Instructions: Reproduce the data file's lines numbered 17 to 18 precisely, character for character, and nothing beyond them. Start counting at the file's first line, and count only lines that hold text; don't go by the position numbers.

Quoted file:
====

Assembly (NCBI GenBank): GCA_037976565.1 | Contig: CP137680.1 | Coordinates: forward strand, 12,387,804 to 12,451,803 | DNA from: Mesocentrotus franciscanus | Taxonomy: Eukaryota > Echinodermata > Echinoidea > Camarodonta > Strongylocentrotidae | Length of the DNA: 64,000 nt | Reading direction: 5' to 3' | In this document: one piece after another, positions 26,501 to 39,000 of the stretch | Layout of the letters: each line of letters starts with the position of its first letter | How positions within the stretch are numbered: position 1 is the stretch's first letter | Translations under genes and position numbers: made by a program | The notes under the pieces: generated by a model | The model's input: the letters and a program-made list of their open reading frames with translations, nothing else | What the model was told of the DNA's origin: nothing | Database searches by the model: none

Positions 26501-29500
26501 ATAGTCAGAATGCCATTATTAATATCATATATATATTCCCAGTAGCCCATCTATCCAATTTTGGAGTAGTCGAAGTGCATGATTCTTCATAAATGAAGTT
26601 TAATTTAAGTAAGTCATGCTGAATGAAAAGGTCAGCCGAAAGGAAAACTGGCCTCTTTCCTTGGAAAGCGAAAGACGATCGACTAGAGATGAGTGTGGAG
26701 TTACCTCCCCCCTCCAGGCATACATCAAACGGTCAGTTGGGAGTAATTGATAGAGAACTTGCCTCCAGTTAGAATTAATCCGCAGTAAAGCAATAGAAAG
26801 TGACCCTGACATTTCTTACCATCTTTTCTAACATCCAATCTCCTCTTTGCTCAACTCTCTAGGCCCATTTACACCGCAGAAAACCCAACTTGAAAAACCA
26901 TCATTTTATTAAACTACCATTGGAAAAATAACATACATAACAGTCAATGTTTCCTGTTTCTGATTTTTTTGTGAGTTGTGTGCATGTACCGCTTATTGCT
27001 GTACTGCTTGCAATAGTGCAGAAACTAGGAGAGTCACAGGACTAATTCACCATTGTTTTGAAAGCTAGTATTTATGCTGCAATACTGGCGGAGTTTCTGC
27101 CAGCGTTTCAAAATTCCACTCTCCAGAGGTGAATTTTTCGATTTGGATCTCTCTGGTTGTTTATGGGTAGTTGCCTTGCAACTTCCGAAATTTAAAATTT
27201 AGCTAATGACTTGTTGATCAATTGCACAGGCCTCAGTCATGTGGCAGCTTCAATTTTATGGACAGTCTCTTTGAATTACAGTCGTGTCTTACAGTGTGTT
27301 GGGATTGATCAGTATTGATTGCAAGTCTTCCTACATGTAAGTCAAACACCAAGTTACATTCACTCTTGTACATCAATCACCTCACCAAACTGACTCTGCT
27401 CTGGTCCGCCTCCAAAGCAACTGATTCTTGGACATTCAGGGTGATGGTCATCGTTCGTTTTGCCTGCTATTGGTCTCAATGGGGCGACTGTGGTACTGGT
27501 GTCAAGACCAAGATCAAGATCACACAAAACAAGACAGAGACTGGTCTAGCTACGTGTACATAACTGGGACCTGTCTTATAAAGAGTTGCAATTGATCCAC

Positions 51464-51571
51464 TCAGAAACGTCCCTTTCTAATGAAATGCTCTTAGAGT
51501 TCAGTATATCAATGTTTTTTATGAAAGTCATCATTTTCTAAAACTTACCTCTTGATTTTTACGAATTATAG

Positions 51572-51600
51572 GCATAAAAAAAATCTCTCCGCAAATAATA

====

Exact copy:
Positions 51572-51600
51572 GCATAAAAAAAATCTCTCCGCAAATAATA